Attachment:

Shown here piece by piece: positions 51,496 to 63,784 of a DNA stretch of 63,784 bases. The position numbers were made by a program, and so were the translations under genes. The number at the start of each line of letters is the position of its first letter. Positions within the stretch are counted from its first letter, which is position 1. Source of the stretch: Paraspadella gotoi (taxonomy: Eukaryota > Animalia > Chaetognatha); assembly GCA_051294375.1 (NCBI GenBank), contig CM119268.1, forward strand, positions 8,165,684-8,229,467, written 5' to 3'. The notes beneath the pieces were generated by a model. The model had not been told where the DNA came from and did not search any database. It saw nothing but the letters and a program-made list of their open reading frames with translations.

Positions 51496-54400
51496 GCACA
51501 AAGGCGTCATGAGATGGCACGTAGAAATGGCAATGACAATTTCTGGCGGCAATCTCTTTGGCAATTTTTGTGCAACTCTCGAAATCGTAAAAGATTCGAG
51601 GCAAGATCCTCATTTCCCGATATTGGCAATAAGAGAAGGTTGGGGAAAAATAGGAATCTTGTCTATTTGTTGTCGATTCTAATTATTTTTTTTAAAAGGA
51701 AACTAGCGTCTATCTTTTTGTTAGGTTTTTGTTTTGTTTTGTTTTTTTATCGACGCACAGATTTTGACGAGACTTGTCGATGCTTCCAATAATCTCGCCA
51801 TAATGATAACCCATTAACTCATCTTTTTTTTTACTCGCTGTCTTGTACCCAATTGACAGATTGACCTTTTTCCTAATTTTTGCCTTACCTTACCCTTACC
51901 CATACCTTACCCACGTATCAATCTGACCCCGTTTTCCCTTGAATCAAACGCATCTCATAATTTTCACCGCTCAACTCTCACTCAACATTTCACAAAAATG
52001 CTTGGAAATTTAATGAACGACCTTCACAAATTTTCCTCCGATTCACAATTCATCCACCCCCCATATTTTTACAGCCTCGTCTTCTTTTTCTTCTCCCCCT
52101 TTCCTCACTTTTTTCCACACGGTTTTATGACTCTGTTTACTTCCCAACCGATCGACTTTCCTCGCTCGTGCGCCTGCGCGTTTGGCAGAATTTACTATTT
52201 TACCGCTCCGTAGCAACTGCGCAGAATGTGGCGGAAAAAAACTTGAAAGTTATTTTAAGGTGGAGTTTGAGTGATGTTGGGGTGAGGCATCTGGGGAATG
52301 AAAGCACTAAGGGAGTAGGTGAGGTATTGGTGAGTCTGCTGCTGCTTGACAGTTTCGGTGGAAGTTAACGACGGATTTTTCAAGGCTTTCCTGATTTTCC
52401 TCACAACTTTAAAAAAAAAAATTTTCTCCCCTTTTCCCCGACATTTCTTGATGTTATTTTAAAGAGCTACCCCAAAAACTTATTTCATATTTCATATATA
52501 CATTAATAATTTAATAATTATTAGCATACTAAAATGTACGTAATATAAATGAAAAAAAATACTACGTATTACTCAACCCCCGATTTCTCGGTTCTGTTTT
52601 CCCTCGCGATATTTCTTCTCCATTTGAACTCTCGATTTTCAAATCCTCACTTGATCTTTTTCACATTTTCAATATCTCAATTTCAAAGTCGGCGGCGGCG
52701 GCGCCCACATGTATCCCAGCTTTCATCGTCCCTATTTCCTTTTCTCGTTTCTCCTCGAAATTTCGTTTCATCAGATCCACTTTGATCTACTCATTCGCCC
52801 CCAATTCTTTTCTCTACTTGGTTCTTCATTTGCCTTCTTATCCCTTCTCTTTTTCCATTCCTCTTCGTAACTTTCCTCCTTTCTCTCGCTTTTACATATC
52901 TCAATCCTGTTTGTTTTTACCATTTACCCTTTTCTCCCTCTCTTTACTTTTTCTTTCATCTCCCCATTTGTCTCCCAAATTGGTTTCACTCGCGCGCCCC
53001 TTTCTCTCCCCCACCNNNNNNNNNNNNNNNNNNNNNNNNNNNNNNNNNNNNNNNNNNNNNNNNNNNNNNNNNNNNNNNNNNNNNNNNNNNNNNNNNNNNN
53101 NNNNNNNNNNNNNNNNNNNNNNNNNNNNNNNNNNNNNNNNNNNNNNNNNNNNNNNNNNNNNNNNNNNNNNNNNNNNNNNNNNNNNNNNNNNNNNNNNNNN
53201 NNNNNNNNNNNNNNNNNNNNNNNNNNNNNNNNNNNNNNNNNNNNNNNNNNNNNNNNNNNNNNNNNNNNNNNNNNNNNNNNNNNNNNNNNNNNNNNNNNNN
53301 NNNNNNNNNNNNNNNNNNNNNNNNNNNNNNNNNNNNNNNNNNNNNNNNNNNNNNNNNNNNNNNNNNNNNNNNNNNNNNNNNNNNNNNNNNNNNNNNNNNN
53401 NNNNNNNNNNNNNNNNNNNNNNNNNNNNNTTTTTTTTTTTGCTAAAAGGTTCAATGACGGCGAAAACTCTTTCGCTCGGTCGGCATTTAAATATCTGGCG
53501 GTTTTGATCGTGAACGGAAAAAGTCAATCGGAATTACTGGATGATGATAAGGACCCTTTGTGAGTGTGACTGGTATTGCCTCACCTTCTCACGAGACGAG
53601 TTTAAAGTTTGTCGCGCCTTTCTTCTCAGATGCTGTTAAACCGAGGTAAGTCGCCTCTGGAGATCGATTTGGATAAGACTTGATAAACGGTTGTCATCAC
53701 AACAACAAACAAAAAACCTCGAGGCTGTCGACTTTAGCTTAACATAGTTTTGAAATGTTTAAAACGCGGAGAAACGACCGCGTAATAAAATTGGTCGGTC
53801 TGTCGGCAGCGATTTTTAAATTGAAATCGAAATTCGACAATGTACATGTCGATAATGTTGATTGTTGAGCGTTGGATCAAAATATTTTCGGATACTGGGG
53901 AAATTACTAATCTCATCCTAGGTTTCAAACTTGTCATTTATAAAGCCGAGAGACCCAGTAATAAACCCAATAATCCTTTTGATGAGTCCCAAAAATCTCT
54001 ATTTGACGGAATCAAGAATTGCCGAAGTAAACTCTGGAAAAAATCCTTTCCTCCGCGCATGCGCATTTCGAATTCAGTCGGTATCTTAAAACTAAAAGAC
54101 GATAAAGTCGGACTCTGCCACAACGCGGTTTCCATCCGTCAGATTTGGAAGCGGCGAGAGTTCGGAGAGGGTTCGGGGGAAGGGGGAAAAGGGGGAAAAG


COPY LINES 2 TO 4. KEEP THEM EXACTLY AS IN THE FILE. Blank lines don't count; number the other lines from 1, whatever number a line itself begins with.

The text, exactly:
Positions 51496-54400
51496 GCACA
51501 AAGGCGTCATGAGATGGCACGTAGAAATGGCAATGACAATTTCTGGCGGCAATCTCTTTGGCAATTTTTGTGCAACTCTCGAAATCGTAAAAGATTCGAG